With California ablaze, Newsom blasts Trump administration for failing to fight climate change

Trinity River Conservation Camp crew members drown embers on Stringtown Road in Oroville
Trinity River Conservation Camp crew members drown embers Friday in Oroville.
(Brian van der Brug / Los Angeles Times)

Standing among charred trees in Oroville, Gov. Gavin Newsom insisted that California will do more to fight climate change and took the Trump administration to task for its policies that reduce environmental protections.

“People that want to roll back vehicle emission standards so you could spend more money at the pump and produce more greenhouse gas emissions, to create more of what you see around me — it’s beyond the pale of comprehension,” Newsom said. “We’re fighting against that and will prevail as long as more people come to this cause.”

The governor warned that the problems facing California and states along the West Coast would soon be experienced across the country.

“This is a climate damn emergency,” he said. “This is real and it’s happening.”

Newsom made a passionate argument for increasing efforts to address climate change as the number of acres that have burned in California so far this year topped 3 million and other state and foreign governments sent resources to battle major blazes statewide.

The governor also signed legislation Friday that would make it easier for inmate firefighters to have their records expunged in order to continue fighting blazes in California upon release.


The California Legislature approved Assembly Bill 2147, introduced by Assemblywoman Eloise Gomez Reyes (D-Grand Terrace), with the intent of allowing inmate firefighters who put their life on the line for very little compensation to have more opportunities to seek professional licenses and career paths.

Existing law requires former inmates to complete parole before they can apply to have their records expunged. The new law, which takes effect in January, states that inmates who participate in a state or county fire camp would become eligible to have their record expunged once they are released. If they can successfully complete a process to have their record expunged, they would then be able to seek professional state licenses.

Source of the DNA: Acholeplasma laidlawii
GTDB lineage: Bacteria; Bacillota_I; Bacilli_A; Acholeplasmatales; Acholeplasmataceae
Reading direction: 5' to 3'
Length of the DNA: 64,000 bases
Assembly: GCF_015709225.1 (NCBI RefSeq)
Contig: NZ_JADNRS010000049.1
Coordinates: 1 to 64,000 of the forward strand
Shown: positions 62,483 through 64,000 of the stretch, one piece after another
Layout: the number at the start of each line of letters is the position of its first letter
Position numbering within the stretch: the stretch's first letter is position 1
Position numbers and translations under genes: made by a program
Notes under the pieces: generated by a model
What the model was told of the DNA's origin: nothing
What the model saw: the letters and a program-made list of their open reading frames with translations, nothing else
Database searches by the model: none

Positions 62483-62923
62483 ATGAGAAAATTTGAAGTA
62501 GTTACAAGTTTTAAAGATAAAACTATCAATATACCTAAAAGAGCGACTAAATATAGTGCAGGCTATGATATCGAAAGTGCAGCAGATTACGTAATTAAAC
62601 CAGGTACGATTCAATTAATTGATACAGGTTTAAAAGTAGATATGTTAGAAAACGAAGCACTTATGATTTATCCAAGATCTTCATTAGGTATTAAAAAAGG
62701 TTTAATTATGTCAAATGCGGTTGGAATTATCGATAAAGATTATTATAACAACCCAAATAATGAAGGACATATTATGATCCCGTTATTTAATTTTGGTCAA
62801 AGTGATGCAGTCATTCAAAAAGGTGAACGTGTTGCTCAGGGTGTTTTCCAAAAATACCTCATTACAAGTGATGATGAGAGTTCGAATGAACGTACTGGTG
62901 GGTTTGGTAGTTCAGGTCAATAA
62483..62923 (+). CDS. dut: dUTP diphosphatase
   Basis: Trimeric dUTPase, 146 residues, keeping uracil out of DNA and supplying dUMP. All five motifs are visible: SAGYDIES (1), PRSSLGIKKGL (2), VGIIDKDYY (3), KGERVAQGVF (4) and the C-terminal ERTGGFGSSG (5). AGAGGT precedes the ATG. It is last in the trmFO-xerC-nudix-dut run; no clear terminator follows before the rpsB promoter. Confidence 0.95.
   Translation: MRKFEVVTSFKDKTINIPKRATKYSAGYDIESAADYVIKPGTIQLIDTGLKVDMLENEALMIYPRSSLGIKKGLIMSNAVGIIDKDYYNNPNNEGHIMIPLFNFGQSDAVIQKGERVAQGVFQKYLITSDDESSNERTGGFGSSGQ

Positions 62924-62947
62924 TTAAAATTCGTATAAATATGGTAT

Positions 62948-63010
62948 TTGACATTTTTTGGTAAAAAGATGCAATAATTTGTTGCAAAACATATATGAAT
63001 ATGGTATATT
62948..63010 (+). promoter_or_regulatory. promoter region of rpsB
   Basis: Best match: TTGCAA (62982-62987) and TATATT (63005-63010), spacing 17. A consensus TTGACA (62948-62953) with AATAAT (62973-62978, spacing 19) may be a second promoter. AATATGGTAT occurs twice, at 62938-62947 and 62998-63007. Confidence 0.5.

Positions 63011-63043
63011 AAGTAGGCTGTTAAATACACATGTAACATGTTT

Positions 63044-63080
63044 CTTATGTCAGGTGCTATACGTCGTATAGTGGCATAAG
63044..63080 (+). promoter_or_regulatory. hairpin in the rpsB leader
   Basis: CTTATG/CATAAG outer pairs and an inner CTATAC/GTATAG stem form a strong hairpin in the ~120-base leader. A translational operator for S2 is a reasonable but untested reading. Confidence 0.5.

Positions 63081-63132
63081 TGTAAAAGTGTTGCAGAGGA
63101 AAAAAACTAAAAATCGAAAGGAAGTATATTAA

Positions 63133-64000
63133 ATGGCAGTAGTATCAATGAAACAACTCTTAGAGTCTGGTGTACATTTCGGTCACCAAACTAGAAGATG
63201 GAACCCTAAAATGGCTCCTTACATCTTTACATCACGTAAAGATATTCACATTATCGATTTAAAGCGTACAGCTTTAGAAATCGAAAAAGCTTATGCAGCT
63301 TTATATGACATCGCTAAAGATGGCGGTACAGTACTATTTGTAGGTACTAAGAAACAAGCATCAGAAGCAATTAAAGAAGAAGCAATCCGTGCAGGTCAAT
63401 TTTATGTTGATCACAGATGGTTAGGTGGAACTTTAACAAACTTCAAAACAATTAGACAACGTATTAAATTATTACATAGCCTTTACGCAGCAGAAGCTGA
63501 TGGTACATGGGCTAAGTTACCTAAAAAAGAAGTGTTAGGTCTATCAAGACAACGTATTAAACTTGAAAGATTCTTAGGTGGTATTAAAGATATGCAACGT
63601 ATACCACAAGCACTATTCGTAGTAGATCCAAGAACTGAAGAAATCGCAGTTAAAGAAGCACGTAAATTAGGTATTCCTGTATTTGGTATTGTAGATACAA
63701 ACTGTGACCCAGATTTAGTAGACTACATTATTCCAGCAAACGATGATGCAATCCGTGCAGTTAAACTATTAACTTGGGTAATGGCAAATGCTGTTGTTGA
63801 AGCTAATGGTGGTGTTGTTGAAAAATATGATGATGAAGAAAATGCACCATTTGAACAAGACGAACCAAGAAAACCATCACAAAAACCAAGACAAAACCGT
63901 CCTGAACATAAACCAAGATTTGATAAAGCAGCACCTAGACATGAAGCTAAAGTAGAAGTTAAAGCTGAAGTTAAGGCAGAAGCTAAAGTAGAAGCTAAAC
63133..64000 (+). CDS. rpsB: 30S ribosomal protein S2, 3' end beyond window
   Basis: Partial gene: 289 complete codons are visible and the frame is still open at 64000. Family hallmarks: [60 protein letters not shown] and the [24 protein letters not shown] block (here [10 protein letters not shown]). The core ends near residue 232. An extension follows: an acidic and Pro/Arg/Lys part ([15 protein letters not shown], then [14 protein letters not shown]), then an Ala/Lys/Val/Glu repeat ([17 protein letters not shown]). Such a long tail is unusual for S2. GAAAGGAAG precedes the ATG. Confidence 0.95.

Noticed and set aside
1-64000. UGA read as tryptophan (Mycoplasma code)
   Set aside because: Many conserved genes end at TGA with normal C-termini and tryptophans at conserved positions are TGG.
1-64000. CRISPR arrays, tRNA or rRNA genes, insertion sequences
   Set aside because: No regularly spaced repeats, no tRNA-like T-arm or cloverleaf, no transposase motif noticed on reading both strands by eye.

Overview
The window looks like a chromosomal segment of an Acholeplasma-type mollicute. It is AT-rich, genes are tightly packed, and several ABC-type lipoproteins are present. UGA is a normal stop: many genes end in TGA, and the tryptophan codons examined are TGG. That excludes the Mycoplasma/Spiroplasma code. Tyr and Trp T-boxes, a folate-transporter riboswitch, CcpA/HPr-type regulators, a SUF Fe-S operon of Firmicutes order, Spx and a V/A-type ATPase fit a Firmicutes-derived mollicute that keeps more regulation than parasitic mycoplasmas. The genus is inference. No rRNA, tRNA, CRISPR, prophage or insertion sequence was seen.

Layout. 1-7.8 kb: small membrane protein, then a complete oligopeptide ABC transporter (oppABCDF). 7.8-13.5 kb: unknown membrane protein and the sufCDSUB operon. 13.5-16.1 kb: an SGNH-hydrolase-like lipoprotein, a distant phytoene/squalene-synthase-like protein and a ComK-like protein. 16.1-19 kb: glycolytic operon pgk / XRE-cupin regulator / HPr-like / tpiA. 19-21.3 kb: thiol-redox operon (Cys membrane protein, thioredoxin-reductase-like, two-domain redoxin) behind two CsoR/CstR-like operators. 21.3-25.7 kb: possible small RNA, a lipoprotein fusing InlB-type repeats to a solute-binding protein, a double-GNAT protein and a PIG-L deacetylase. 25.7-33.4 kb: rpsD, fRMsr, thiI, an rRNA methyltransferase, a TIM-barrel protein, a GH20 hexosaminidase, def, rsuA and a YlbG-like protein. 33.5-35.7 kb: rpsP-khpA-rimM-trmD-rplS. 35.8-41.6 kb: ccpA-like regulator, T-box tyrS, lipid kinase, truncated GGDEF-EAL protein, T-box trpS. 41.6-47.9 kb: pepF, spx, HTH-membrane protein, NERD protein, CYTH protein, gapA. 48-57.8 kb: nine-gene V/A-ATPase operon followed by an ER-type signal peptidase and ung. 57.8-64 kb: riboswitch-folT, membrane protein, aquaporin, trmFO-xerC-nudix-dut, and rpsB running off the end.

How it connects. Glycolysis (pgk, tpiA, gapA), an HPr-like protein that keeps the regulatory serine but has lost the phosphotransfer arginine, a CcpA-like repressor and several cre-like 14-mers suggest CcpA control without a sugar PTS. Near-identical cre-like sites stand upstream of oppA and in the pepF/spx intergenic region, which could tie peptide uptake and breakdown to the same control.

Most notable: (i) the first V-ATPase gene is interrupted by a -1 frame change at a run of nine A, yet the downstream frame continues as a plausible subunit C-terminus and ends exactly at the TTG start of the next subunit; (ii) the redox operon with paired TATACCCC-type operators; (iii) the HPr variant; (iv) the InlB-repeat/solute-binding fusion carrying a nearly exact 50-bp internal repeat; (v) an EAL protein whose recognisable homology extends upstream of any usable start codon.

“Rehabilitation without strategies to ensure the formerly incarcerated have a career is a pathway to recidivism,” Reyes said in a statement. “We must get serious about providing real pathways to employment for those that show the determination and commitment to turn their lives around.”

Although advocates hailed Newsom’s signature on the bill as a major first step toward providing more career opportunities to released prisoners, some are worried that former inmate firefighters could still struggle to find work because their criminal records would be expunged but not sealed, and therefore appear on background checks.

The bill gained attention this year amid major wildfires and after Newsom approved the early release of thousands of inmates as COVID-19 spread through the state prison system. The decision left the state short of inmate firefighters who work on hand crews to dig lines around fires.

Despite boosting funding in recent years to hire more firefighters, invest in vegetation control projects, buy helicopters and airplanes, and improve forest health, the coronavirus pandemic and resulting economic meltdown left little money in this year’s state budget for new wildfire prevention efforts. Two last-minute attempts to free up millions in wildfire response and prevention funding fell flat in the California Legislature late last month.


Newsom touted an agreement his administration made last month with the U.S. Forest Service, in which the federal government plans to match the state’s goal of treating 500,000 acres of forest land per year by 2025. But even under the new commitments, it could take decades to treat millions of acres of unhealthy forests in California.

When asked if the state was doing enough to prevent and fight fires, Newsom said the extreme weather in California and historic number of lightning strikes over the summer would have overwhelmed even the “most abundant and well-resourced” agencies.

Newsom said he talked on the phone with President Trump for nearly 30 minutes on Thursday about California’s fires, emergency declarations and federal wildfire aid. The governor credited Trump for being “proactive” in his efforts to provide assistance to the state and expects him to say more publicly about the fire emergency in the state.

But in criticism that Newsom indicated was aimed not only at Trump, he encouraged people to vote for leaders who recognize the importance of the fight against climate change.

“If people are still in denial and they’re leading the charge of keeping you protected and keeping you healthy and safe ... they’re not truly, I think, positioned to be the kind of leaders that we need for your community, for the state and our nation into the future,” Newsom said. “This is that serious, and it requires a seriousness of purpose, a seriousness of understanding, a seriousness of consciousness around science and Mother Nature and the realities of the world that we’re living in.”